# USMLE Epidemiology and Biostatistics Flashcards

Terms Definitions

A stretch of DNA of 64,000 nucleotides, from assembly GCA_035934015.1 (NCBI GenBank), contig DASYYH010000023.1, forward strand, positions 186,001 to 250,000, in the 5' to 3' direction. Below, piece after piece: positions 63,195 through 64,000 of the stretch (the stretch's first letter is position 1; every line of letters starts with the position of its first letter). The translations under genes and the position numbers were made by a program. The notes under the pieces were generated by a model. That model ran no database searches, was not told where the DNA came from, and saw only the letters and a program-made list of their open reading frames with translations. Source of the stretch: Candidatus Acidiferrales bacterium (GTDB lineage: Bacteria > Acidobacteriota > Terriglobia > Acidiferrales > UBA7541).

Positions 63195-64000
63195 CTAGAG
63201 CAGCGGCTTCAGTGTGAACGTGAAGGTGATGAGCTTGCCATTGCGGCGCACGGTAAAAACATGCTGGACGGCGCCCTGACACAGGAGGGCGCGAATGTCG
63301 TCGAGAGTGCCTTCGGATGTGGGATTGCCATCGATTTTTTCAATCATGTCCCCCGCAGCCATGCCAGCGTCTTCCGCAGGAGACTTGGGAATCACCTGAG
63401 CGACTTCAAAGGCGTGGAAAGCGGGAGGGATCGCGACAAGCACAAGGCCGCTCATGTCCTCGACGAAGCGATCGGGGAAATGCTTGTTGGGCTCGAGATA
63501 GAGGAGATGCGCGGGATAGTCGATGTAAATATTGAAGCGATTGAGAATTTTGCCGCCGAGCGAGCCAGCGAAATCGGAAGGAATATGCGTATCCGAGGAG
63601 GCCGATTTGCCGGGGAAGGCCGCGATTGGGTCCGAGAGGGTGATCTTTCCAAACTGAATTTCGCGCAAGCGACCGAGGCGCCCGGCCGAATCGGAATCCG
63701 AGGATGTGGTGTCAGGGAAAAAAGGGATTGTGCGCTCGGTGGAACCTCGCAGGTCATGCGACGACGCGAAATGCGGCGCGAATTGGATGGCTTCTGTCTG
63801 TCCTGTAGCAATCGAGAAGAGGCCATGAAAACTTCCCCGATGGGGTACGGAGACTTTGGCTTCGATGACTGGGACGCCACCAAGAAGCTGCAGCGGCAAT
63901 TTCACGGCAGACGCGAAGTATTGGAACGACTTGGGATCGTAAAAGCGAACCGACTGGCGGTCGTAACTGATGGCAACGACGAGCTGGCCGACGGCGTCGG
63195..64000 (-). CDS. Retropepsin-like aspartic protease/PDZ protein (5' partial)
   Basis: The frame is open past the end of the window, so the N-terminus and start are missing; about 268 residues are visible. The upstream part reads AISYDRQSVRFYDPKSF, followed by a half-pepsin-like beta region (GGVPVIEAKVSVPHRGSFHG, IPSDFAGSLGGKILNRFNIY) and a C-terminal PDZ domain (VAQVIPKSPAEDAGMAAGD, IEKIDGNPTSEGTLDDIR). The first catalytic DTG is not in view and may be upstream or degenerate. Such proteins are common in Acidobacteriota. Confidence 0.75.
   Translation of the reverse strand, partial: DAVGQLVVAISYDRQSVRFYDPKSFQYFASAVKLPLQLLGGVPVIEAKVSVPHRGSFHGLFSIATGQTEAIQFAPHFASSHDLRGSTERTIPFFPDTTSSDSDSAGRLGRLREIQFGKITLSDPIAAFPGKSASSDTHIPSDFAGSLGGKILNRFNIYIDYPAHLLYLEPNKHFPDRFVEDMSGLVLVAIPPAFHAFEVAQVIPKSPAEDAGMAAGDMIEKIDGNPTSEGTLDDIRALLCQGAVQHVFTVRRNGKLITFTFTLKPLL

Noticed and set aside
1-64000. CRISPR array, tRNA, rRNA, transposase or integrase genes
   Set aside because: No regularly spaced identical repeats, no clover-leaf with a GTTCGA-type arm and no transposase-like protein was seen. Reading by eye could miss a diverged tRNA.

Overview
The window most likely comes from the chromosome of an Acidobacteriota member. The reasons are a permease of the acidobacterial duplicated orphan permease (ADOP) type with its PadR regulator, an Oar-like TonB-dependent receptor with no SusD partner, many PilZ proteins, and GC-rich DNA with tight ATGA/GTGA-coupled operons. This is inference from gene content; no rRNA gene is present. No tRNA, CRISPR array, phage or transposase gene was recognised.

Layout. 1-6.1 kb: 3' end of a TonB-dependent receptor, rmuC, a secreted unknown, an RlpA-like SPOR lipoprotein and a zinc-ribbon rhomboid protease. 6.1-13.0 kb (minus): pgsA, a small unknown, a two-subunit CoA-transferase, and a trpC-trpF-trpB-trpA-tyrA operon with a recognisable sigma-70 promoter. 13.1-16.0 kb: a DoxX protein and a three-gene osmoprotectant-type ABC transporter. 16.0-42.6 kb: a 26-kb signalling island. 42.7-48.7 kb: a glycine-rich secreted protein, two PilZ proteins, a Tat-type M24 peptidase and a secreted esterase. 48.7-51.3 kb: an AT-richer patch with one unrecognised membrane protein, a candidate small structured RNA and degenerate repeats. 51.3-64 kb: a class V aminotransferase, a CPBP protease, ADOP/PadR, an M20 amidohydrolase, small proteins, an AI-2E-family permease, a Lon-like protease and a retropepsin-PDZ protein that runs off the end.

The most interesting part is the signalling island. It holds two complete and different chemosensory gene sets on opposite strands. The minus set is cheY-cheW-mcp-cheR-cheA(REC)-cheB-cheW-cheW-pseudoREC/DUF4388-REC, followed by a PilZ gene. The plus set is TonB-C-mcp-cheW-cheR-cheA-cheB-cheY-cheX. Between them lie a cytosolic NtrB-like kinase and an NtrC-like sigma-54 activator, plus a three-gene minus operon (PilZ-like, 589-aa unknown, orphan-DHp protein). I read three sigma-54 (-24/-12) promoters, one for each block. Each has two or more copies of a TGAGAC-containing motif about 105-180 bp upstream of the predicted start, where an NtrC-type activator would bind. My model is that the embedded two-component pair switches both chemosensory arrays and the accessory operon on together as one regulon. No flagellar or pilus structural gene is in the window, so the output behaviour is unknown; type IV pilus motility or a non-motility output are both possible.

Incidence rate It's a measure of the risk. Number of new events/number of persons exposed to risk Prevalence rate It's a measure of the extent. All cases of a disease/total population at risk Relationship between incidence and prevalence Prevalence = Incidence X Duration What happens to incidence and prevalence if: New effective treatment is initiated Prevalence decreases What happens to incidence and prevalence if: New effective vaccine gains widespread use Both incidence and prevalence decrease What happens to incidence and prevalence if: Number of persons dying from the condition increases Prevalence decreases What happens to incidence and prevalence if: Additional research funds are added No change in either incidence nor prevalence What happens to incidence and prevalence if: Behavioral risk factors are reduced in the poulation Both incidence and prevalence decrease What happens to incidence and prevalence if: Contacts between infected and noninfected persons are reduced Both incidence and prevalence decrease What happens to incidence and prevalence if: Recovery from the disease is more rapid Prevalence decreases What happens to incidence and prevalence if: Long-term survival rates for the disease increase Prevalence increases Morbidity rate Rate of disease in a population at risk. Both incident and prevalent cases. Mortality rate Rate of death in a population at risk. Incident cases only. Attack rate A type of incidence in which the denominator is further reduced for some known exposure Point prevalence Prevalence at a specified point in time Period prevalence Prevalence during a span of time Crude rate Measured rate for whole population Specific rate Measured rate for a subgroup of the population Standardized rate Adjustment to make groups equal on some factor Number needed to treat Inverse of incidence rate. Means that I would have to treat X number of people to prevent one case. 1/ARR; ARR = event rate in control group - event rate in treated group Crude mortality rate Deaths/population Cause-specific mortality rate Deaths from cause/population Cause-fatality rate Deaths from cause/number of people with the disease Proportionate mortality rate (PMR) Deaths from cause/all deaths Sensitivity The percentage of sick people for whom the test was positive: TP / TP + FN or a/a+c or 1-FN rate False negative rate 1 - sensitivity Specificity The percentage of healthy people identified as not having the disease: TN / TN + FP or d/(d+b) or 1-FN rate False positive rate 1 - specificity Positive predictive value The probability that a person with a positive test truly has the disease: TP / TP + FP or a/(a+b) Negative predictive value The probability that a person with a negative test doesn’t have the disease: TN / TN + FN Accuracy TP + TN / total screened patients What is the relationship between positive and negative predictive values and prevalence Prevalence is directly proportional to PPP and inversely proportional to NPP Selective bias The sample is not representative of the population Measurement bias The information is gathered in a manner that distorts the information. Berkson bias Selection bias in which hospital records are used to estimate population prevalence Nonrespondent bias Selection bias in which people included in the study are different than those who are not Hawthorne effect Subject's behavior is altered because they are being studied. Only a factor when there's no control group in a prospective study. Solution to selection bias Use a random, independent sample. Solution to measurement bias Set up a control/placebo group Experimenter expectancy bias Experimenter's expectations are passed on to subjects producing the desired effects. Solution to experimenter expectancy bias Double-blind design - neither the experimenter nor the subject know who receives the intervention. Lead-time bias Gives a false estimate of survival rates. Confuses improved screening with improved survival. Solution to lead-time survival Measure back-end survival - measure increased life-expectancy Recall bias Subjects fail to accurately recall events in the past. It's a problem in retrospective studies. Solution to recall bias Use multiple sources to confirm information Late-look bias Individuals with severe disease are less likely to be uncovered in a survey because they die first Solution to late-look bias Stratify by severity. Confounding bias Factor being examined is related or influenced by other factors of less interest Solution to confounding Do multiple studies and good research design Case report Clinical characteristic or outcome from a single clinical subject or event Case series report Clinical characteristic or outcome from a group of clinical subjects. Just diseased, no control group. Cross-sectional study The presence or absence of disease and other variables in a representative sample at a particular time. Measures prevalence, not incidence. Cause and effect cannot be determined. Case-control study People with disease compared to a control group. Almost always retrospective. Doesn't measure incidence or prevalence but determines causality. Qualities of the healthy are compared to qualities of the sick, determines risk factors. Use odds ratio. Cohort study Group with risk factor is compared to group without it - prospective. Oppossite of case-control. Measure incidence in each group, determines causality. Most reliable and valid. Use relative risk or attributable risk Tools used to analyze cohort studies and incidence data Relative risk and attributable risk Relative risk Incidence rate of exposed group / incidence rate of the unexposed group. Greater chance of one group of disease compared to the other group. Used for cohort studies. Attributable risk Incidence rate of exposed group - incidence rate of unexposed group. How many more cases in one group. Used for cohort studies. Odds ratio AD/BC; where A is the table cell of the object of study and D is diagonally across from it. Chance of risk given disease. Used for case-control studies. Observational studies Case, case series, cross-sectional, case-control, cohort Phase 1 clinical trial Testing safety of drug in healthy volunteers Phase 2 clinical trial Testing protocol and dose levels in small group of patient volunteers Phase 3 clinical trial Efficacy and occurrence of side effects in large group of patient volunteers. Intervention studies Randomized controlled clinical trial, community trial, cross-over study Randomized controlled clinical trial Subjects are randomly allocated into intervention and control groups. Most rigorous study. Double-blind is when neither patients nor doctors know which group a patient is in. Least subject to bias, expensive. Community trial Entire community is tested Cross-over study All subjects receive intervention, but at different times. Combine probabilities for independent events By multiplication Combine probabilities for nonindependent events Multiply the probability of one event by the probability of the second, assuming the first event occurred Combine probabilities for mutually exclusive events By addition Combine probabilities for events that are not mutually exclusive Add the two probabilities and subtract the multiplied probabilities Central tendency values Mean, median, mode Mean Average = sum of the values / number of values Median The 50th percentile. The value which divides the set into an upper half and a lower half. Mode The most frequent value encountered Positive skew of the distribution curve Tail is to the right, mean greater than median Negative skew of the distribution curve Tail is to the left, median is greater than mean Best central tendency measure for skewed distributions Median Best central tendency measure for normal distribution Mean, median and mode are all the same 1 standard deviation 68% of cases 2 standard deviations 95.5% of cases 3 standard deviations 99.7% of cases Between the mean and 1 standard deviation 34% of cases Between 1 standard deviation and 2 standard deviations 13.5% of cases Between 2 standard deviations and 3 standard deviations 2.4%of cases Above 3 standard deviations 0.15% of cases Confidence interval A percentage that assures how much up or down from the sample the true population is. 95% confidence Z = 2 99% confidence Z = 2.5 Confidence interval Mean +- Z (S/square root of the sample size) Confidence interval for relative risk and odds ratio If the CI range excludes 1 then it is significant. If the range is above one --> increased risk; if the range is below one --> decreased risk. If the CI range includes 1, then it is not significant Null hypothesis The opposite of what is trying to prove. E.g. hypothesis: the drug works; null hypothesis: the drug doesn’t work p-value < 0.05 Reject the null hypothesis - reached statistical significance p-value > 0.05 Do not reject null hypothesis - has not reached statistical significance Type I error or alpha error Rejecting the null hypothesis when it's really true - asserting the drug works, when it really doesn’t. The p-value is the chance of a type I error - if p=0.05, then chance of type I error is 5%. Type II error or beta error Failing to reject the null hypothesis when its really false - asserting the drug doesn’t work, when it does. Cannot be estimated from p-value. Statistical power 1 - P = beta error How to increase power Increase the sample size, which increases power and decreases type II errors Types of scales in statistics Nominal, ordinal, interval, ratio Nominal scale Puts objects into different groups or categories. Gender, drug Vs. placebo group, etc… Ordinal scale Puts groups into sequence, ranks or in different states of quality. Olympic medals, class rank, etc… Interval scale A group that is ordered in such a way that we can tell not just that they're different in quality but in quanity as well (how much do they differ). Height, weight, blood pressure, drug dosage, etc. Ratio scale Like interval scale but has a true zero point below which it cant go. Kelvin temperature scale, etc… Pearson correlation All interval data Chi square All nominal data t-test 2 groups with interval and nominal data ANOVA more than 2 groups with nominal and interval data All interval data - which statistical test? Pearson correlation All nominal data - which statistical test? Chi-square Combined interval and nominal data - which statistical test? If two groups: t-test; if more than two groups: ANOVA Meta analysis Statistical combination of the results of many studies, yielding a single p-value that represents the sum of all. What is the range of correlation analysis values? minus 1 to plus 1 What can be infered from a correlation analysis value of -1? Strong negative correlation - the variables are inversely proportional. Scatterplot shows bunched up dots with a negative slope. What can be infered from a correlation analysis value of +1? Strong positive correlation - the variables are directly porportional. Scatterplot shows bunched up dots with a positive slope.